The ultimate organizer for your Apple Watch straps, Twelve South’s TimePorter holds and showcases all your watch straps on an easy-to-access linear shelf. The TimePorter turns your Watch Strap collection into a displayable art-piece, letting you flex your straps like people would their sneaker collection. The straps attach onto the TimePorter in seconds, and can easily be pocked and worn every day like you would your favorite tie, or an outfit-appropriate set of jewelry.

Designer: Twelve South

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Any seasoned Watch owner will tell you that every time you upgrade to a new Watch, you automatically get a new Strap to go with it too. Complete 3 upgrade cycles and you’ve got at least 3 straps that are compatible with even the latest Apple Watch series. It’s normal to resell or return your older Watch, but almost everybody hangs onto their straps to be worn over and over again. Hence the TimePorter, a nifty solution to your multiple-strap-conundrum. Hang them, flaunt them, and wear any strap you want, any time you want!

Measuring 10 inches (255mm) across, the TimePorter is a classy IKEA-esque metal organizer that conveniently lets you store Apple Watch straps when not in use. Designed for Watch aficionados who can sometimes own upwards of 4-5 straps for one single watch, the TimePorter is a nifty way to keep spare straps on display and pick and choose the ones you want to wear on any given day.

The continuous design of the TimePorter lends itself to modularity. You can extend your ‘shelf’ simply by adding another one beside it or below it, giving you an extensive organizer that can be used for your as well as your partner’s straps. 3M adhesive backing lets you stick the TimePorter anywhere, from a wall to a wardrobe door, to even a tiled surface in your bathroom. The hanging nature of the straps makes it rather easy to hang-dry your straps after washing them if you end up wearing the Apple Watch to the gym, while playing sports, or while training.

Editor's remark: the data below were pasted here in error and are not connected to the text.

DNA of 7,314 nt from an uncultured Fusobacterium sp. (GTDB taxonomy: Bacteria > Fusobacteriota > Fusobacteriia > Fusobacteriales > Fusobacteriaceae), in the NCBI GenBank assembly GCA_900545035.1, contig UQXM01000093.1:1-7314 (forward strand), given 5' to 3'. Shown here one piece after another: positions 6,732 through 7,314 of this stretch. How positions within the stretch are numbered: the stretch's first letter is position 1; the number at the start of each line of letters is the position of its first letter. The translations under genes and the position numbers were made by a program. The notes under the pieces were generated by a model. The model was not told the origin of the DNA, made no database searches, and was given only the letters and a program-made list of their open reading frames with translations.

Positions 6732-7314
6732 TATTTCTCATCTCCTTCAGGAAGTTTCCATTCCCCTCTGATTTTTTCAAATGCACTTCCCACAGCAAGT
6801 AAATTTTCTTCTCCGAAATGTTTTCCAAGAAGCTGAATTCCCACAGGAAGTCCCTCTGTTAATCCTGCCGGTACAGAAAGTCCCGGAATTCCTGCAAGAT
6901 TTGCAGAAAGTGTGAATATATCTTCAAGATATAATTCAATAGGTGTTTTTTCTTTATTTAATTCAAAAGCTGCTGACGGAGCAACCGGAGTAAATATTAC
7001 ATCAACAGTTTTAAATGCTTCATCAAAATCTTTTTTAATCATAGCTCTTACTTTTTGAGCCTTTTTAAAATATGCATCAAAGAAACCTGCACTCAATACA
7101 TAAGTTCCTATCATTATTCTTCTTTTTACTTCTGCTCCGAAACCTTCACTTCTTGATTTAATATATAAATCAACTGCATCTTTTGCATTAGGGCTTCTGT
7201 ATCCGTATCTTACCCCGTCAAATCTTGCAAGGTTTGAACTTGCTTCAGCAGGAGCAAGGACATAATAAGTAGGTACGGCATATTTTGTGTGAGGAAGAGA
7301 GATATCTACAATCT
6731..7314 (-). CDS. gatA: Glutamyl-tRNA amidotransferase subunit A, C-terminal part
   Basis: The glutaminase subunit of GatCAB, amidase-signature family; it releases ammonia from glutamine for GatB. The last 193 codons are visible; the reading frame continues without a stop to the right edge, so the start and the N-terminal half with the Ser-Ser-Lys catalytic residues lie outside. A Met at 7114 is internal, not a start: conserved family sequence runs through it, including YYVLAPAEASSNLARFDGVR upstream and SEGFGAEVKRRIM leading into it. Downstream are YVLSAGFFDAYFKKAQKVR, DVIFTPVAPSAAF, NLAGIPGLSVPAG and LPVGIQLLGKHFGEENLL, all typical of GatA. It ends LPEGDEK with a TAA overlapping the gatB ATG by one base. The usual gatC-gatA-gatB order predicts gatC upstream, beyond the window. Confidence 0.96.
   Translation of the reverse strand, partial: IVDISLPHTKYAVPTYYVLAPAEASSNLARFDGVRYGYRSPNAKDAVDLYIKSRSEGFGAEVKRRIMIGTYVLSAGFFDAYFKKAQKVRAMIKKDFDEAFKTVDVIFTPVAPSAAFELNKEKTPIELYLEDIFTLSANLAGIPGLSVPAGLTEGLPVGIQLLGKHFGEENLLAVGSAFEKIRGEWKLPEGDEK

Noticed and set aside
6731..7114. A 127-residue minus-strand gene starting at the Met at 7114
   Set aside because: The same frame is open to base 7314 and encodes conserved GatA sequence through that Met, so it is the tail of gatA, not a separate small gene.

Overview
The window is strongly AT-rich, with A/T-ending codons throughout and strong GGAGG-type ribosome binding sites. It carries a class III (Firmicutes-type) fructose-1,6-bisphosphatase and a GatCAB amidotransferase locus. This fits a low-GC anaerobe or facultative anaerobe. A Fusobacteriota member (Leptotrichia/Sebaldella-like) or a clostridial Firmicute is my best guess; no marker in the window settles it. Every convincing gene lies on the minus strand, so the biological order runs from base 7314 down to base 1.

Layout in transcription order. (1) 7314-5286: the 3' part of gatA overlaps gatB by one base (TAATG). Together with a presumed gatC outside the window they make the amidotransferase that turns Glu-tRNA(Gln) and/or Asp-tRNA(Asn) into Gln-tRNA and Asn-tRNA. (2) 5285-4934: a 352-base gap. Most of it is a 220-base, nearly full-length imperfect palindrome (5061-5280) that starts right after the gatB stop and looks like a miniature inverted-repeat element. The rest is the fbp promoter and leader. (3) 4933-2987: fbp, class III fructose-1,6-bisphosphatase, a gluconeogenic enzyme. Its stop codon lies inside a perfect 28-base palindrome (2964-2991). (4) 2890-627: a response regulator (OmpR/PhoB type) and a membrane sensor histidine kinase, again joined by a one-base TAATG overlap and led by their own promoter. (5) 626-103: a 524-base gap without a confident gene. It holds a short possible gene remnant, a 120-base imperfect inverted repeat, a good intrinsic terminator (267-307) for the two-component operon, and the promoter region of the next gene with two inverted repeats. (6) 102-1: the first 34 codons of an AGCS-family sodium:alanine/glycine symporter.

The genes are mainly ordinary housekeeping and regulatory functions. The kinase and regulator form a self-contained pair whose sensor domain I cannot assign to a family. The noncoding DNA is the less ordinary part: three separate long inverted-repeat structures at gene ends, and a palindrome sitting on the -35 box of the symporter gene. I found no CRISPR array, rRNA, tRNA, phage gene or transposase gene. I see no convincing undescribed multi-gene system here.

The adhesive 3M backing is also removable, allowing you to un-dock your TimePorter and place it somewhere else with a fresh set of 3M Command glue strips. The TimePorter’s minimal design works well at letting your straps get the spotlight. You can install the TimePorter in a place that’s easy to view, allowing people to admire your Watch strap collection, or hide it in a wardrobe or on the inside of a cabinet door, just in case you’re a little protective about your abundant collection!